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Recently, news media have reported stories of students shouting down and shutting out speakers with whom they disagree. Such was the case last month, when UC Berkeley College Republicans issued an invitation to a controversial self-described conservative speaker who usually taunts his audience with racist, homophobic and sexist comments.

The university administration supported the speaker’s right to speak, defied requests from students and faculty to withdraw the invitation, and assigned increased security to protect the event.

According to Newsweek, Berkeley students spent weeks planning a nonviolent protest and gathered outside the venue waving signs and calling for the event to be shut down. Nonetheless, a group of so-called anarchists wearing black masks showed up, clashed with the police, threw Molotov cocktails, smashed windows, and caused minor injuries.

By most accounts, the rioters were not part of the campus community, and the Foundation for Individual Rights in Education (FIRE) concluded the University was being attacked for the actions of people whom it had little capacity to control.

In the days and weeks following, pundits from liberal Bill Maher to Fox News commentators charged that Berkeley, where the Free Speech Movement originated, has become another example of an emerging “Freedom-from-speech-that-offends” trend on college campuses.

Shutting down campus speech with which one does not agree is not a recent phenomenon. S.I. Hayakawa, a former San Francisco State University president, was famously celebrated for yanking the microphone cord on anti-war protestors and rode that deed all the way to the U.S. Senate.

FIRE maintains a list of “disinvited campus speakers” across the political spectrum, from liberals Bill Ayers, Al Franken and Hillary Clinton, to conservatives George W. Bush, Ann Coulter and Ben Carson. Even Sesame Street’s Big Bird managed to prove unacceptable in some quarters.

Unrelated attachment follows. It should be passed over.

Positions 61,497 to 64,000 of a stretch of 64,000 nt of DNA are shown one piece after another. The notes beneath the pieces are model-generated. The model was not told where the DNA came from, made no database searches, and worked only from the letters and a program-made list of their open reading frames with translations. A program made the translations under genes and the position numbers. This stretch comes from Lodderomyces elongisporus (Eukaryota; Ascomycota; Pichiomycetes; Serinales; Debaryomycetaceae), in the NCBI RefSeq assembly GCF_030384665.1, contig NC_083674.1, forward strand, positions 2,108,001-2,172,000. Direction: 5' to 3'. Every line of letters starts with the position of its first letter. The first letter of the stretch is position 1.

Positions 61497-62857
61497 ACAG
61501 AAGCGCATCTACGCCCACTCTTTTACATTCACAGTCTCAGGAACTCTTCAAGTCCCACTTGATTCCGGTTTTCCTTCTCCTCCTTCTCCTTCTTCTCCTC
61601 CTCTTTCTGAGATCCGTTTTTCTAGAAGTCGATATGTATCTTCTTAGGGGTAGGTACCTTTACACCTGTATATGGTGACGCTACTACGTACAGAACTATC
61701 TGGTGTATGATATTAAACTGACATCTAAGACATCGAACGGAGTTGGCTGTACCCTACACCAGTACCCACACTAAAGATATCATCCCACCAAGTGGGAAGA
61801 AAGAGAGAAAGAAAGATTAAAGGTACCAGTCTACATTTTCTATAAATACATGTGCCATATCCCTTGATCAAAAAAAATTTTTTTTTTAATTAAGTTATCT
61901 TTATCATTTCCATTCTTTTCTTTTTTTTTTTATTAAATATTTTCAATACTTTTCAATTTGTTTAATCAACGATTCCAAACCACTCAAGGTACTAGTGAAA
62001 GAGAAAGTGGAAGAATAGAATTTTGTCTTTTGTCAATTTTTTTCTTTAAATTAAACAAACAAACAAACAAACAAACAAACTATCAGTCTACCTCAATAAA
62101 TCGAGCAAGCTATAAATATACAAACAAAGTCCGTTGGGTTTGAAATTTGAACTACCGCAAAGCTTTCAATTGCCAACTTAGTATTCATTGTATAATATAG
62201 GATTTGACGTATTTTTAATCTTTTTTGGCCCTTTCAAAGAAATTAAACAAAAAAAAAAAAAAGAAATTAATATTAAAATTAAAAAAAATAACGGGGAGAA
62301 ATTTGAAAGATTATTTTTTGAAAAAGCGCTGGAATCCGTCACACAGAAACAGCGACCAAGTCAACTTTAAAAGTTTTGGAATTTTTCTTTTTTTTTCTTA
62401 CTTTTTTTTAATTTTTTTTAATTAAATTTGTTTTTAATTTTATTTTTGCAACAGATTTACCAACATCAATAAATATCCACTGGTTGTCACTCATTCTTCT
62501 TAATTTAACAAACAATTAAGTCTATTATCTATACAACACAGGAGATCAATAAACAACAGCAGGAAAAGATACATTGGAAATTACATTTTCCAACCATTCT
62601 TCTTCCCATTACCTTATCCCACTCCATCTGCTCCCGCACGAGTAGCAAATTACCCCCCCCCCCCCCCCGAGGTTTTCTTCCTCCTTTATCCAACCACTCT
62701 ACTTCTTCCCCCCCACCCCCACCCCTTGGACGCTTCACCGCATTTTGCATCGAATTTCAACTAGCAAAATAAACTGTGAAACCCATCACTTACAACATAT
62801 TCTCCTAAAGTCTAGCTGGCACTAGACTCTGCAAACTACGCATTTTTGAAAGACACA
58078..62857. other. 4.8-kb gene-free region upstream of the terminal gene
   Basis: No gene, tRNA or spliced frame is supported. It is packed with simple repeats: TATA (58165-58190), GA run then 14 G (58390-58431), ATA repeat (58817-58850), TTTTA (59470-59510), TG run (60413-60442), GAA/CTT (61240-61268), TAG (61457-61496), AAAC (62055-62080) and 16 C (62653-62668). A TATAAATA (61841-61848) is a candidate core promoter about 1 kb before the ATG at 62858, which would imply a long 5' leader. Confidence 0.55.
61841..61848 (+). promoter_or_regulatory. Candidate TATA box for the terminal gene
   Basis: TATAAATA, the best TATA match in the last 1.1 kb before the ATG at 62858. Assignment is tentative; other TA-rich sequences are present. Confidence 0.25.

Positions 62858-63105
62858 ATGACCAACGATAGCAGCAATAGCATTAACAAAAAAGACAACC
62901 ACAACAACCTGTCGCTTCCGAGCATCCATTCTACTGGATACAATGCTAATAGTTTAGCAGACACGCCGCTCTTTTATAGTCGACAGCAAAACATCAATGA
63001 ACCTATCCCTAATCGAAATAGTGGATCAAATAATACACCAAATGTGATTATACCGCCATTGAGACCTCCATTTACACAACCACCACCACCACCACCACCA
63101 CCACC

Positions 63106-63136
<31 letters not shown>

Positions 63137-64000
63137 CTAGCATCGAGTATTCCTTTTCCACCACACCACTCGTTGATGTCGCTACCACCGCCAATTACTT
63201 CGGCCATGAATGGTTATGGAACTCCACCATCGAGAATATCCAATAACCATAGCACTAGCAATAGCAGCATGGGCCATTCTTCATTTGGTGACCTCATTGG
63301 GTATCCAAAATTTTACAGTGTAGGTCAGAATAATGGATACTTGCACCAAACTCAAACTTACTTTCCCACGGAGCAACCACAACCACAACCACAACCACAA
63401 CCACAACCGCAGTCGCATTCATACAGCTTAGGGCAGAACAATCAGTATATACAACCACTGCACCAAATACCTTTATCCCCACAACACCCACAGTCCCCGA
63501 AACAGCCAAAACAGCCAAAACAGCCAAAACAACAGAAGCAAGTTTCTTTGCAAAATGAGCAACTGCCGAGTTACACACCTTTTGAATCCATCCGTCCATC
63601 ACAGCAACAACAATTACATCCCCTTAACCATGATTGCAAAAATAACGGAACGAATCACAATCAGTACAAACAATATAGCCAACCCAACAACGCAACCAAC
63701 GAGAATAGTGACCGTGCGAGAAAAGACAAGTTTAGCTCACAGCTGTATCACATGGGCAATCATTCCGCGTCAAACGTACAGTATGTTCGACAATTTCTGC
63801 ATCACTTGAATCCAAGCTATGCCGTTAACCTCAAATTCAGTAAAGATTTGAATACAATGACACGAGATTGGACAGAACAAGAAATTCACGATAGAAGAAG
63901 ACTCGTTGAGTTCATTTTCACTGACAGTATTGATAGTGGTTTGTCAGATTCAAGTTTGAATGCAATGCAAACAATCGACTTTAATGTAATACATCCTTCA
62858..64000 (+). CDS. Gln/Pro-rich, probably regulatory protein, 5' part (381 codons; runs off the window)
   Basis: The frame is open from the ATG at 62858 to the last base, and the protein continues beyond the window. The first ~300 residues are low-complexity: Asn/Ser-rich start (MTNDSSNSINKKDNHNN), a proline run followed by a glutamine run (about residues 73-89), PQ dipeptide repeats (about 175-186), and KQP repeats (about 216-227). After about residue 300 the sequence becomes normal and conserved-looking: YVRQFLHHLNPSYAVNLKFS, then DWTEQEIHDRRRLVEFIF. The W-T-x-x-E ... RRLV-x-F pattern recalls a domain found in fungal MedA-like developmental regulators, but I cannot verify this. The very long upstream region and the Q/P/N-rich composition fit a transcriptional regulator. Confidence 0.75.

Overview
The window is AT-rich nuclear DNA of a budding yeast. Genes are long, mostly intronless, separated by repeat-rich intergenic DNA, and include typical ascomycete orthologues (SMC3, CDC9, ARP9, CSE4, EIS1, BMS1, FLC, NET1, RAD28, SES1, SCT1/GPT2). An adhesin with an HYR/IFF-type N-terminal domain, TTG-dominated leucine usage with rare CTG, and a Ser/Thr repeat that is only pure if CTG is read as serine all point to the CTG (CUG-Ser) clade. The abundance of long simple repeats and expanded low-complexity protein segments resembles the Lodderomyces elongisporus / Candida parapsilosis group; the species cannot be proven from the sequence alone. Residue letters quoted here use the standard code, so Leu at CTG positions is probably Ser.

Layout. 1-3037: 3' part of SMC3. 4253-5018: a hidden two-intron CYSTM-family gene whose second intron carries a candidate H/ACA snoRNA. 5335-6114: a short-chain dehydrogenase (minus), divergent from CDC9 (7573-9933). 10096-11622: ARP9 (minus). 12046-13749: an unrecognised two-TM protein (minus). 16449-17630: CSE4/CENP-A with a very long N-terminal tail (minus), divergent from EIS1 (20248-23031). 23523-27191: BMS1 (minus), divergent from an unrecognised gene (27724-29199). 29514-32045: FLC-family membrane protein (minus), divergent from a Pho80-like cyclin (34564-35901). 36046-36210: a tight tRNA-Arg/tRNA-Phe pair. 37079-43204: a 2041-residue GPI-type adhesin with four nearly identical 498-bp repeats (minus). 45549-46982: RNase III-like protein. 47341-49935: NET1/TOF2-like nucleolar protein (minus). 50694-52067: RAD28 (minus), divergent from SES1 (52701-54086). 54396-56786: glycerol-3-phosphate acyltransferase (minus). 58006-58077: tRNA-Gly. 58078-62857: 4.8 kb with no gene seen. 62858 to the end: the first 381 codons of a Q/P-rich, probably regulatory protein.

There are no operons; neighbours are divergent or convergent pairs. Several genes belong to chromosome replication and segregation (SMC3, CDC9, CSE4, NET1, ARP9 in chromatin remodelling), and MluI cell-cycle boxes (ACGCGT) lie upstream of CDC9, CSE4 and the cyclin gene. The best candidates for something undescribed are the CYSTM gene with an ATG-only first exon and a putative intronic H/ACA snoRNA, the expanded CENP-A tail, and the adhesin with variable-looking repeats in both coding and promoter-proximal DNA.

Paul Zingg, recently retired Chico State president, observes, “Educators have to be champions and exemplars of civil discourse and foster an environment that enables students to develop views that are clearly reasoned and personally appropriated.”

Zingg adds, “Educators themselves have to speak to the issues being debated and contested, not just to principles and guarantees of speech, expression, and assembly.”

Former Yale Dean Pamela George writes, “Students must understand that freedom of speech is a privilege and a right that inclusive universities must protect.” Dean George continues, “There must also be a transparent process for adjudicating violations when free speech has crossed the line and become hate speech.”

Zingg proposes that controversies provide “teachable moments” for students and faculty, and administrators have a responsibility to teach through the powerful force of personal example.

Last week, Stanley Fish, the distinguished legal scholar, wrote a provocative opinion piece claiming that universities are primarily committed to freedom of inquiry rather than the freedom to speak whatever is on one’s mind. Infamous examples include the Harvard-Smithsonian climate change denier who received $1.2 million from oil companies, lobby groups and oil billionaires.

“Freedom of speech is not an academic value; accuracy of speech is,” Fish writes. “Free political speech is positively antithetical to inquiry: It skews inquiry in advance; you get where you wanted to get from the get go.”

Charles Murray, little more than an academic sideshow peddling long since discredited racist ideas, recently re-emerged on the campus speaker circuit. When Murray appeared at Middlebury College, student protestors shouted him down. Again, various media outlets blamed students for the resulting debacle.

New Yorker writer Jelani Cobb notes, “Current debates regarding free speech tend to center as much on the rights of those making offensive statements as on those potentially affected by what is being said.” In the current partisan American blame game culture, Cobb adds, “Every act of principle only furthers the perception that abusers are the real victims.”

Today’s students have been raised in a nation where many adults claim that racism and sexism no longer exist. It could be that when students confront backsliding racist or sexist speakers, they feel compelled to silence such voices, much as Germany has sought to quash any remnants of Nazism.

College is a time when young people continue to develop psychologically, socially and emotionally. Since the older we get the better we were, we often forget how self-righteous, self-assured, intolerant, and downright impossible we were in our youth.

As we watch the spectacle of politicians and others lying, encouraging violence against those who disagree with them, and worse, perhaps parents, educators, and other adults should be more understanding of the idealism of young people and try setting a better example.

Editor’s Note: Tom Brown is a St. Helena resident who served as a dean at Saint Mary’s College of California for 27 years. He currently is a consultant and speaker at colleges and universities that are seeking to keep more of the students they enroll. Send comments, questions or suggestions for future columns to: